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Flashcards in Fiser Chapter 10 NUTRITION Deck (57):
1

Caloric need

20-25 calories/kg/day

2

Calories in different forms

Fat 9 calories/g
Protein 4 calories/g
Oral carbohydrates 4 calories/g
Dextrose 3.4 calories/g

3

Nutritional requirements

20% protein
30% fat
50% carbohydrates

4

Trauma, surgery, sepsis increase kcal requirement

20-40% increase

5

Caloric need equation if overweight

weight = [(actual weight - ideal body weight) x 0.25] + IBW

6

Colonocyte fuel

Short-chain fatty acids (butyric acid)

7

Small bowel enterocyte fuel

Glutamine
Releases NH4 in kidney, helping with nitrogen excretion
Can be used for gluconeogenesis

8

Neoplastic cells fuel

glutamine

9

Albumin half life

18 days

10

Transferrin half life

10 days

11

Prealbumin half life

2 days

12

Acute indicators of nutrition

Retinal binding protein
Prealbumin
Transferrin

13

IBW

Men: 106 lb + 6 lb for each inch over 5ft
Women = 100 lb + 5 lb for each inch over 5 ft

14

Preop signs of poor nutrition

Acute weight loss > 10% in 6 months
Weight
Albumin < 3.0 (strong risk factor for M&M after surgery)

15

RQ ratio

CO2 produced : O2 consumed

16

RQ > 1

Lipogenesis (overfeeding)

17

RQ < 0.7

ketosis and fat oxidation (starvation)

18

RQ 0.7 exactly

Pure fat utilization

19

RQ 0.8 exactly

Pure protein utilization

20

RQ 1 exactly

Pure carbohydrate utilization

21

Postoperative phases

0-3 catabolic (negative nitrogen balance)
2-5 diuresis
3-6 anabolic (positive nitrogen balance)

22

Glycogen stores

Muscle and liver
Depleted after 24-36 hours, then fat
Muscle lacks G6Pase

23

Gluconeogensis precursors

AAs (alanine)
Lactate
Pyruvate
Glycerol

24

Do protein conserving mechanisms occur after trauma or surgery?

No due to catecholamines and cortisol

25

Do protein conserving mechanisms occur with starvation?

yes

26

Main source of energy in starvation and trauma

Fat (ketones)

Trauma: more mixed (fat and protein) than starvation

27

T/F most patients can tolerate a 15% weight loss without major cx?

True

28

How long can patients tolerate without eating, after which should start tube feeds or TPN?

7 days

29

Why is enteral feeding important?

To avoid bacterial translocation (bacterial overgrowth, increased permeability due to starved enterocytes, bacteremia) and TPN complications

30

What does brain use for energy?

Normally glucose --> ketones during starvation

31

What are the obligate glucose users?

Peripheral nerves

Adrenal medulla

RBCs

WBCs

32

Refeeding syndrome symptoms

Low K, Mg, PO4

Cardiac dysfunction

Weakness

Encephalopathy

Prevent by starting at low rate (10-15 kcal/kg/day)

33

Cachexia is mediated by what?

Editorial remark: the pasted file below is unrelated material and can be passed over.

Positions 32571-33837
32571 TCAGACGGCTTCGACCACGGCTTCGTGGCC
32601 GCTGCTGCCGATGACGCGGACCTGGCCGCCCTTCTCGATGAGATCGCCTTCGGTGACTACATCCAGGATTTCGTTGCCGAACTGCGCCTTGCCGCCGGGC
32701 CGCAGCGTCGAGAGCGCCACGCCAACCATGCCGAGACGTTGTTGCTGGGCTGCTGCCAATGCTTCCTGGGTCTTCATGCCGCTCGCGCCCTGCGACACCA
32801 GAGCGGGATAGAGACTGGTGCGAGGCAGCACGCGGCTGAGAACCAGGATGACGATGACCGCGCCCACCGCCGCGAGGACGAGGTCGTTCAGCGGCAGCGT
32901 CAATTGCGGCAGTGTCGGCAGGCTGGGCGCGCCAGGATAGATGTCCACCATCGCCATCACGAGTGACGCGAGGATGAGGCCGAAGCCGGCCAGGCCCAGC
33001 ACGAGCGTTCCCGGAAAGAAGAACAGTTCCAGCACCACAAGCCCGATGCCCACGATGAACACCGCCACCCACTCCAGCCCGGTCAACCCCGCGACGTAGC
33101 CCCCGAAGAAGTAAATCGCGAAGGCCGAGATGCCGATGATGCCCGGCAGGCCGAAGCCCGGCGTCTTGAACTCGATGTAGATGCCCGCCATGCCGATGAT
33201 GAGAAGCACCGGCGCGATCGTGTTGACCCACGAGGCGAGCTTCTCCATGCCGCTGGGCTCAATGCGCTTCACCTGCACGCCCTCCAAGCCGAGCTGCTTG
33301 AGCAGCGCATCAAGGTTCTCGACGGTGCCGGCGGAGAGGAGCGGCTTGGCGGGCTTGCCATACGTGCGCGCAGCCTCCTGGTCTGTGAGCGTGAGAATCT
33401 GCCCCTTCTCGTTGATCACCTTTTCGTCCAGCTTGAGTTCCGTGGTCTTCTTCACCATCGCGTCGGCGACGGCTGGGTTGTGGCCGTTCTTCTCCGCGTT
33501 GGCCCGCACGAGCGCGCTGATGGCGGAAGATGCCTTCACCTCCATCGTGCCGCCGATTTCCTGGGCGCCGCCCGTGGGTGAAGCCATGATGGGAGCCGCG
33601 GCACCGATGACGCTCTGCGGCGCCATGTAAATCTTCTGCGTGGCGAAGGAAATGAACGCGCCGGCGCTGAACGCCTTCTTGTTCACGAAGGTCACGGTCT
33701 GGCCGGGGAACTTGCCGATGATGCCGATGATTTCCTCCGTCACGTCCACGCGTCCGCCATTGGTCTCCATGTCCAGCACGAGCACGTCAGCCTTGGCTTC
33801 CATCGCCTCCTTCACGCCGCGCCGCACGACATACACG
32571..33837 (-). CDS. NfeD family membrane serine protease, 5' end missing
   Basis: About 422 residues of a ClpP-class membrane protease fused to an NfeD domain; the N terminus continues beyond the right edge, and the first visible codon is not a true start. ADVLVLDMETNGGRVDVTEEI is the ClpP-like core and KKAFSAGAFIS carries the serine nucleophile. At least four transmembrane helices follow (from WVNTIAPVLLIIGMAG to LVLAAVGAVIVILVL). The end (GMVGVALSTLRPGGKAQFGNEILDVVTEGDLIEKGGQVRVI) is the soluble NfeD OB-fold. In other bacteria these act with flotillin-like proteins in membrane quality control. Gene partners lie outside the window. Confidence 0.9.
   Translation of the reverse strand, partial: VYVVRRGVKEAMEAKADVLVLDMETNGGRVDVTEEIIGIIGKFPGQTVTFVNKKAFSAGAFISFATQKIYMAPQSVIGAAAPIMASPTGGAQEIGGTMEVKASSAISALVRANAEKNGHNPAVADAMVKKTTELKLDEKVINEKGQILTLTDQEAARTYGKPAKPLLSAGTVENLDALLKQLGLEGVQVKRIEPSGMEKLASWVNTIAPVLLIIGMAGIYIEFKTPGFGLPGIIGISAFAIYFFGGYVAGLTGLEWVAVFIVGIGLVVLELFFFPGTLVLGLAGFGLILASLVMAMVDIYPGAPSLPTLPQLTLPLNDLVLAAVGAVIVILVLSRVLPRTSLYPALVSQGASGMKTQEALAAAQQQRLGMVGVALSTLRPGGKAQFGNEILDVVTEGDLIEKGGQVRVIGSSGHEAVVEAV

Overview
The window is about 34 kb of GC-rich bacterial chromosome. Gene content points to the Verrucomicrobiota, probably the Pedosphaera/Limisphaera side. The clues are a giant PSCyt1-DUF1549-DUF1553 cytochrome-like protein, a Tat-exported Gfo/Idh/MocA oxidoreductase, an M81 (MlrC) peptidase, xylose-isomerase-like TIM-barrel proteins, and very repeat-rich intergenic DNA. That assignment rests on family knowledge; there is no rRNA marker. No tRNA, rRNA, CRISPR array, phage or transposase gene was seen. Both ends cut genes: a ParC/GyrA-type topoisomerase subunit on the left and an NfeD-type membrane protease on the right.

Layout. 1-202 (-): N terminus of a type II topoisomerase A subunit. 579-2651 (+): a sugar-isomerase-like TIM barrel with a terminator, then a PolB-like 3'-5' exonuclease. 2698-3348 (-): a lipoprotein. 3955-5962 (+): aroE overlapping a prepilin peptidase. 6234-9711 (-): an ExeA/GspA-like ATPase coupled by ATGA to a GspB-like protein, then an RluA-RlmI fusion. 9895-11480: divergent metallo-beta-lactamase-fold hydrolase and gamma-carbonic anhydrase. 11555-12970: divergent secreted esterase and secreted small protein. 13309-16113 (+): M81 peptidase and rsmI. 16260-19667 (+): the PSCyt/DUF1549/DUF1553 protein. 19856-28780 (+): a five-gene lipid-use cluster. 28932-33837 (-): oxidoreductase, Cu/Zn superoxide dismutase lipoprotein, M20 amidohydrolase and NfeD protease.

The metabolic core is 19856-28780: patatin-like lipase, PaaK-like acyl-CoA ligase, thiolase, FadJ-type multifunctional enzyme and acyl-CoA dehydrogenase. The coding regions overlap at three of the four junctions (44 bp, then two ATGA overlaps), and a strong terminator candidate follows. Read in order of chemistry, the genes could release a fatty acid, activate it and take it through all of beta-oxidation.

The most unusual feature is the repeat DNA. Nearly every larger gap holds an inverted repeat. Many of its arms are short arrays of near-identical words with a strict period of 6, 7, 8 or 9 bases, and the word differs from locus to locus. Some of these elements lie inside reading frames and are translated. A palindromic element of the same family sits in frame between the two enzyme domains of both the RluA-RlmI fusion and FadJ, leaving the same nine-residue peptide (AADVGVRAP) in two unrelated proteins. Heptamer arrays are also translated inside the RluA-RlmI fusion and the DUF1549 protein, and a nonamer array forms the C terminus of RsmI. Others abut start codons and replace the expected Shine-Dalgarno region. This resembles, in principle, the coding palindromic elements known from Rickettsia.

TNF-alpha

Glycogen breakdown, lipolysis, protein catabolism

34

Kwashiorkor versus Marasmus

Kwashiorkor: protein deficiency

Marasmus: starvation

35

How much nitrogen does 6.25 g of protein contain?

1 g nitrogen

36

Nitrogen balance equation

N in - N out = (protein/6.25) - (24hr urine N + 4 g)

37

Positive N balance versus Negative N balance

Positive = anabolism

Negative = catabolism

38

Total protein synthesis for a healthy 70kg male is what?

250 g / day

39

What organ is responsible for amino acid production and breakdown?

Liver

40

Urea production is used for what?

To get rid of ammonia from amino acid breakdown

41

Majority of protein breakdown from skeletal muscle is what amino acids?

Glutamine

Alanine

42

How do short, medium, and long chain fatty acids enter enterocytes?

Short and medium: simple diffusion, into portal system, like amino acids and carbs

Long: enter lymphatics along with chylomicrons

43

Vitamin deficiency causing hyperglycemia, encephalopathy, neuropathy?

Chromium deficiency

44

Vitamin deficiency causing cardiomyopathy and weakness?

Selenium

45

Vitamin deficiency causing pancytopenia?

Copper

46

Vitamin deficiency causing poor wound healing?

Zinc

47

Vitamin deficiency causing weakness (failure to wean off vent), encephalopathy, decreased phagocytosis?

Phosphate

48

Vitamin deficiency causing Wernicke's encephalopathy, cardiomyopathy?

Thiamine (B1)

49

Vitamin deficiency causing sideroblastic anemia, glossitis, peripheral neuropathy?

Pyridoxine (B6)

50

Vitamin deficiency causing megaloblastic anemia, peripheral neuropathy, beefy tongue?

Cobalamin (B12)

51

Vitamin deficiency causing megaloblastic anemia, glossitis?

Folate

52

Vitamin deficiency causing diarrhea, dermatitis, dementia?

Niacin (pellagra)

53

Vitamin deficiency causing dermatitis, hair loss, thrombocytopenia?

Essential fatty acids (leucine, isoleucine, valine, arginine, histidine, lysine, methionine, phenylalanine, threonine, tryptophan)

54

Vitamin deficiency causing night blindness?

Vitamin A

55

Vitamin deficiency causing coagulopathy?

Vitamin K

56

Vitamin deficiency causing rickets, osteomalacia, osteoporosis?

Vitamin D

57

Vitamin deficiency causing neuropathy?

Vitamin E